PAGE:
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Queens Chronicle

Liu: Sandy will hit city finances hard

Lost productivity, recovery will cost hundreds of millions of dollars

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Posted: Thursday, November 8, 2012 10:30 am | Updated: 11:36 am, Thu Nov 15, 2012.

The city’s finances will take a big hit due to Hurricane Sandy, Comptroller John Liu warned this week.

The loss of economic output during and after the storm, combined with the cost of the cleanup and reconstruction — as well as lost revenue from tourism and lost productivity — will cost the city hundreds of millions of dollars.

The city lost 20 percent of its economic output due to the storm, he said. Lost productivity that could cost the city $100 to $200 million. Nevertheless, the comptroller said the city would recoup most of those losses.

“At least 10 to 20 percent of that lost economic output is gone permanently,” he said. “The rest the city will make up over time.”

Liu said $90 million has been earmarked for the city’s recovery, mainly for cleanup and reconstruction of broken infrastructure.

“On this front, we are hoping FEMA will be reimbursing a share of it,” Liu said, noting the agency will typically cover 75 percent of the cost, but he hopes Gov. Cuomo can push it to reimburse the city for more, perhaps as much as 100 percent.

He added that President Obama’s emergency declaration before the storm could help in that regard.

Liu also commented on the potential effect Hurricane Sandy could have on the city’s tourism industry, especially in the Rockaways, which may not be recovered by next summer.

“Summer is a big time for the Rockaways, and there are large portions of the boardwalk that have been obliterated,” he said. “And there are so many homes destroyed that the economy is going take a hit.”

He also noted that many tourists have been forced to cancel plans to visit the city in the storm’s wake, and said many of them will not come back.

Even though Hurricane Sandy hit in October, not a major time for tourism like the holidays or summer, Liu said it does not make a difference what time of the year the disaster occurred.

“Any time is a bad time for this,” he said.

Liu stressed that the effect on tourism is not a major concern for his office or the city as the recovery from the storm continues.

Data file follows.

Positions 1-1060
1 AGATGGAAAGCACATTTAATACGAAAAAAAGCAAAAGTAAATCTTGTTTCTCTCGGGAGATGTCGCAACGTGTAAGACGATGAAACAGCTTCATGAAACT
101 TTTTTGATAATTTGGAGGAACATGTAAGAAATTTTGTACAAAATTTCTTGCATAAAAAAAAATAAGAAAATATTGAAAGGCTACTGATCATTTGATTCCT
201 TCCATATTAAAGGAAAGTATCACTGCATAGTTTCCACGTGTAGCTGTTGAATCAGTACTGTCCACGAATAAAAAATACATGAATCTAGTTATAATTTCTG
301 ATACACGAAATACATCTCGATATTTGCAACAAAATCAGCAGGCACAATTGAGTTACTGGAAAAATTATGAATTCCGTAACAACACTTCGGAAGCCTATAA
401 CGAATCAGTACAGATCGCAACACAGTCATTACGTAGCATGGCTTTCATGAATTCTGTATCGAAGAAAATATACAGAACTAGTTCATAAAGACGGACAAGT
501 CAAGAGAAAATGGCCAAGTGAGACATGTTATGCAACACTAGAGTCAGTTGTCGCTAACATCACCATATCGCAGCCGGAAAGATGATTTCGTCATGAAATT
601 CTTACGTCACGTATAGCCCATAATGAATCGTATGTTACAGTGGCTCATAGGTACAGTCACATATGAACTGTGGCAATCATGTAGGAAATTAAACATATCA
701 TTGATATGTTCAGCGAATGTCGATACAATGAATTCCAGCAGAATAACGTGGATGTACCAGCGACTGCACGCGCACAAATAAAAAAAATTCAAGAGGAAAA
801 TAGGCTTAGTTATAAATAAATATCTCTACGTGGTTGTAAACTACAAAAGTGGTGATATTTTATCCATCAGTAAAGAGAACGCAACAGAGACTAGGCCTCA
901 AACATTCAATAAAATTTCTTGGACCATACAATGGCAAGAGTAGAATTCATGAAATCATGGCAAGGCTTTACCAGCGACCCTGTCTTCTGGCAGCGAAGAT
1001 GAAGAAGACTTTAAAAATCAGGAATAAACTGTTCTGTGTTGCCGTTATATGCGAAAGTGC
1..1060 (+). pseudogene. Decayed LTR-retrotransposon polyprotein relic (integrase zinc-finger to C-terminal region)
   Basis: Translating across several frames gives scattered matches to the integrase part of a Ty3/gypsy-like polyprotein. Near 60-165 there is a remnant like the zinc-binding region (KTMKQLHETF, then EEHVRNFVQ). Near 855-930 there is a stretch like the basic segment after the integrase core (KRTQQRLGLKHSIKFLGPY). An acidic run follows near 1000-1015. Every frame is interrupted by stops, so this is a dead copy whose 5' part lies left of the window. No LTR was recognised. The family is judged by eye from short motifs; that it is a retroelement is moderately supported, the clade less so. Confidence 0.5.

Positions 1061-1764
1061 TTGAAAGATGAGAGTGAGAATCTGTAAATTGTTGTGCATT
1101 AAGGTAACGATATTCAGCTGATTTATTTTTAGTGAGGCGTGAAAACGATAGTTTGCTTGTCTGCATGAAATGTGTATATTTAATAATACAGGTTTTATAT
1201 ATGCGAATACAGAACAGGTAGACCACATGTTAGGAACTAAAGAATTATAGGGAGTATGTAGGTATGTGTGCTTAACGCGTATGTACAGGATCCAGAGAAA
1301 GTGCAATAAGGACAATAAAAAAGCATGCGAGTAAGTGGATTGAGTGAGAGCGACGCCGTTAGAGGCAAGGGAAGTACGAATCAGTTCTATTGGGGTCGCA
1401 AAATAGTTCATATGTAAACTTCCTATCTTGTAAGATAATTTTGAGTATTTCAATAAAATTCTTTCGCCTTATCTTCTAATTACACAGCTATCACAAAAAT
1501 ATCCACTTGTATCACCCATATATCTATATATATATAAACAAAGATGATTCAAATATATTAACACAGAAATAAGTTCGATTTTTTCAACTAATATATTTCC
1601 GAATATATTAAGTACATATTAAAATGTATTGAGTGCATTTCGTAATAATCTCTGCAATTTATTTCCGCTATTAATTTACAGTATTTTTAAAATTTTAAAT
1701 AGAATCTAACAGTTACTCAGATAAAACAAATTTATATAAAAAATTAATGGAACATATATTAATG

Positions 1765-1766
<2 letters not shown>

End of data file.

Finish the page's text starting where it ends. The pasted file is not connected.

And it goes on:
“Right now, getting citizens back on their feet is first and foremost,” he said. “Tourism is not a top priority.”

Even though the city has weathered huge, costly disasters before — such as the 2010 and 11 blizzards and the 9/11 attacks — Hurricane Sandy may rank worse because of the wide swath of destruction left behind, Liu explained.

“The blizzard did not result in permanent damage like Sandy or 9/11,” he said. “And even though the human toll was worse, the 9/11 attacks were localized. Basically, the entire southern border of the city was devastated by Sandy. There’s no budget contingency for this kind of storm, but I’m confident that the city overall can weather it.”

Storm could cost NYS $18B

State Comptroller Tom DiNapoli has projected that the economic damage from Hurricane Sandy to the state could exceed $18 billion.

“These are difficult days for New Yorkers as we work to clean up and recover from the devastation caused by Hurricane Sandy,” DiNapoli said. “Lives have been lost, homes and property destroyed, and businesses large and small remain paralyzed across New York City, Long Island, the Hudson Valley and the greater metropolitan region.

“My office’s preliminary estimate of economic losses due to the storm ranges from $15 billion to $18 billion. Our daily infrastructure of highways, power, sewer and water – the elements of modern life that we take for granted – have all been altered by this storm. Though the rebuilding effort may offset some of these losses, we must continue to monitor what the long-term economic impact to New York will be.”

DiNapoli is projecting that state tax revenues, which are already $436 million below initial projections, will be affected in the short term. He will issue his outlook for the upcoming fiscal year next week.

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